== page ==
The storm is expected to hit northern Germany on Friday afternoon and sweep eastward overnight. A flood warning was issued for Germany’s North Sea coast on Friday. Meteorologists warned Friday’s storm could cause more damage than the earlier weather system, which triggered accidents that killed at least three people, toppled trees and damaged roofs and railroad tracks.
Germany’s biggest rail operator, Deutsche Bahn, is canceling all train connections in the north of the country Friday due to the storm.
“Safety first,” it said on its website.
The Dutch weather institute issued its highest warning, code red, for coastal regions of the Netherlands and code orange for much of the rest of the country as the storm bore down on the low-lying nation. The country’s rail company said it would halt all trains nationwide from 2 p.m. (1300 GMT) . The airline KLM cancelled dozens of flights at Amsterdam’s Schiphol Airport.
At Scheveningen beach in The Hague, authorities built walls sand to protect beachfront bars from the storm, even as dozens of surfers braved the weather in search of storm-driven waves.
The Dutch soccer association postponed all professional and amateur matches scheduled for Friday.
Storm Eunice has produced heightened concern because it has the potential to produce a “sting jet,” a small area of intense winds that may exceed 100 mph.
One example of such a phenomenon occurred during what’s known as the Great Storm of 1987, which killed 18 people and knocked down 15 million trees across the U.K., according to the Met Office.
Liz Bentley, chief executive of the Royal Meteorological Society, described the phenomenon as being akin to a scorpion in the sky.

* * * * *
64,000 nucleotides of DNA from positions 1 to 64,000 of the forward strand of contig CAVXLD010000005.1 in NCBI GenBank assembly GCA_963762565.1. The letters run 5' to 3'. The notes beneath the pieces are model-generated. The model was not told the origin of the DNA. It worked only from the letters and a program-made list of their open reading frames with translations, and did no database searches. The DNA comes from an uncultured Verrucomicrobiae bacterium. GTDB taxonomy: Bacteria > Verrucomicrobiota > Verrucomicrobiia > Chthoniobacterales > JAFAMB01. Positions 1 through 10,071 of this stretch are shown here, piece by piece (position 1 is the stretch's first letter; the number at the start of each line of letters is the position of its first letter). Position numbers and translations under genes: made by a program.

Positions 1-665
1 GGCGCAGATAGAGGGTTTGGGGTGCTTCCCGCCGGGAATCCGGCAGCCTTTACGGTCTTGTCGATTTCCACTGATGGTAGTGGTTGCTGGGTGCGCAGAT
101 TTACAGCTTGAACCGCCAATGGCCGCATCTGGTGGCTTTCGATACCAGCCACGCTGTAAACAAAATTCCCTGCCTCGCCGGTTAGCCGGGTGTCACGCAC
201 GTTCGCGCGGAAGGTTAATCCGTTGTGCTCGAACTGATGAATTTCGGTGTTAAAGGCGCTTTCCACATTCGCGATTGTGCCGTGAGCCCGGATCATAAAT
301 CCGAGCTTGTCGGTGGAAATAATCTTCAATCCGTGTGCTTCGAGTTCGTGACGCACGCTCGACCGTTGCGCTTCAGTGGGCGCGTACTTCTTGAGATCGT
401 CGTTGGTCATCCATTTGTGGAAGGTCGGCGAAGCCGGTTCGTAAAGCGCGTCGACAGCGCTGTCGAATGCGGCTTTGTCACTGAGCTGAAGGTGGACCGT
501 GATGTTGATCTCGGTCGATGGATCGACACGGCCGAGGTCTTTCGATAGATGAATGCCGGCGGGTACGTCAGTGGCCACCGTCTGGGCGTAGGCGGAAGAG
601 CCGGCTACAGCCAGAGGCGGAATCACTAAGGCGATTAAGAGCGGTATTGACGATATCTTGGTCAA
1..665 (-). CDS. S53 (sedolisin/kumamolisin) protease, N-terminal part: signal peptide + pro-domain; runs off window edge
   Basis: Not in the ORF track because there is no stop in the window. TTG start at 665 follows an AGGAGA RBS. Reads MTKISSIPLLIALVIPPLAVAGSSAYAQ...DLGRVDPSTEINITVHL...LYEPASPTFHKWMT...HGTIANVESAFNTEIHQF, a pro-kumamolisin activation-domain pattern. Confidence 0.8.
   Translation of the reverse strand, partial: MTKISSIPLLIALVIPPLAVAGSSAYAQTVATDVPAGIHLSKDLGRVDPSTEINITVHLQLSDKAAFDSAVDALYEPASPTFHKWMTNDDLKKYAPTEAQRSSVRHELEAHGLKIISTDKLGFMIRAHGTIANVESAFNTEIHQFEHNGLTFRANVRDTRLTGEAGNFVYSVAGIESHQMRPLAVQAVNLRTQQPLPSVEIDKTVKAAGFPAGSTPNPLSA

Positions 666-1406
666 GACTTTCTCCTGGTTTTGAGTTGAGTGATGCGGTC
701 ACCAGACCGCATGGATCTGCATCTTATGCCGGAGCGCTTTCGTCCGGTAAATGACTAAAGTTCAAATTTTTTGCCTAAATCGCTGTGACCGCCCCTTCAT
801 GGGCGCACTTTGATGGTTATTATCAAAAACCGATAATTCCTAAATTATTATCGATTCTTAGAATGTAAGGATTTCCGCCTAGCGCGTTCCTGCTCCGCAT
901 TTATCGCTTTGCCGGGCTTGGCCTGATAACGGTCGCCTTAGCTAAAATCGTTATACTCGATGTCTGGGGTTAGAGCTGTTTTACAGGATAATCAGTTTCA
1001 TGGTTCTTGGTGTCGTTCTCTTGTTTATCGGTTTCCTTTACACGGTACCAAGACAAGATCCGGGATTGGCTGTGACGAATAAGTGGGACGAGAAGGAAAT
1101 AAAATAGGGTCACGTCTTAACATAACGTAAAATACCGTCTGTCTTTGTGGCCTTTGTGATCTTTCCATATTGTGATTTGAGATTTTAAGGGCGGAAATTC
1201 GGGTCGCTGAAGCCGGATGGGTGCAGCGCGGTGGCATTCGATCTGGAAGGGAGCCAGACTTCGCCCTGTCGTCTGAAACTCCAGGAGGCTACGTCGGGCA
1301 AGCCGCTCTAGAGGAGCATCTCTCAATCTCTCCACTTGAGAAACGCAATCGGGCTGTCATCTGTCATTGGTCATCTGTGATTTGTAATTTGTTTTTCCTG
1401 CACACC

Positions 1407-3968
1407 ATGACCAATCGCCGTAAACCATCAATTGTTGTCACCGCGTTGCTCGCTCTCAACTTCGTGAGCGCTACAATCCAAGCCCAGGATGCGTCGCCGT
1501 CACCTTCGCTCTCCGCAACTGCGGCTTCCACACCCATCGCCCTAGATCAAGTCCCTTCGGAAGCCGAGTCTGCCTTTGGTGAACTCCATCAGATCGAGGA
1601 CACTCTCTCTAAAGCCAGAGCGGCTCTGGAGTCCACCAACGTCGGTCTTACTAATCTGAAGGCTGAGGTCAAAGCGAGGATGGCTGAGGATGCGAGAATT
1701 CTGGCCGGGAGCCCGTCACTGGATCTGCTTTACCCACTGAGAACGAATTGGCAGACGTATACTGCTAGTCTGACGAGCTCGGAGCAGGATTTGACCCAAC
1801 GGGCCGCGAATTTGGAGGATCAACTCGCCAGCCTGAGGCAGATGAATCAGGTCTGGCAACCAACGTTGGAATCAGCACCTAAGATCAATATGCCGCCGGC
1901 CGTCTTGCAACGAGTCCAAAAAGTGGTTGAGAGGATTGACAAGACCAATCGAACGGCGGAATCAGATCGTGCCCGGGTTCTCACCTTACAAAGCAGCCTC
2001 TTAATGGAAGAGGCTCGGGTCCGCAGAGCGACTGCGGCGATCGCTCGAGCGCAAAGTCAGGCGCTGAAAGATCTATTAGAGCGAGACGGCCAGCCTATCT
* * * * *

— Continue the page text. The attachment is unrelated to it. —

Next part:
“It's often referred to as a sting-jet because it’s like it’s the sting in the tail as the storm moves through,'' she said. “Other people have almost depicted like a curling scorpions tail in the cloud ... And that’s usually the bit where the strong winds are — right on the tip of that curl of cloud.”
Train operators across Britain urged passengers to avoid traveling on Friday and many services shut down.
British Airways warned of delays at London’s Heathrow Airport because the weather has reduced the rate at which aircraft are permitted to land.
The government highway agency said high-sided vehicles and other “vulnerable” vehicles such as caravans and motorbikes could be blown over so should avoid bridges and viaducts.
Friederike Otto, a climate scientist at Imperial College London who is part of World Weather Attribution, which investigates the link between extreme weather and global warming, said there is no evidence climate change is leading to more violent storms in Europe.
But she said the damage caused by such storms has increased because rainfall has become more intense as a result of human-caused climate change.
“And the second thing is that sea levels have risen. This means that storm floods, which also occurs during such storms, is higher and therefore leads to greater damage than there would be without climate change.”
Associated Press reporters Mike Corder in The Hague, Frank Jordans in Berlin, Jill Lawless in London and Jan M. Olsen in Copenhagen contributed.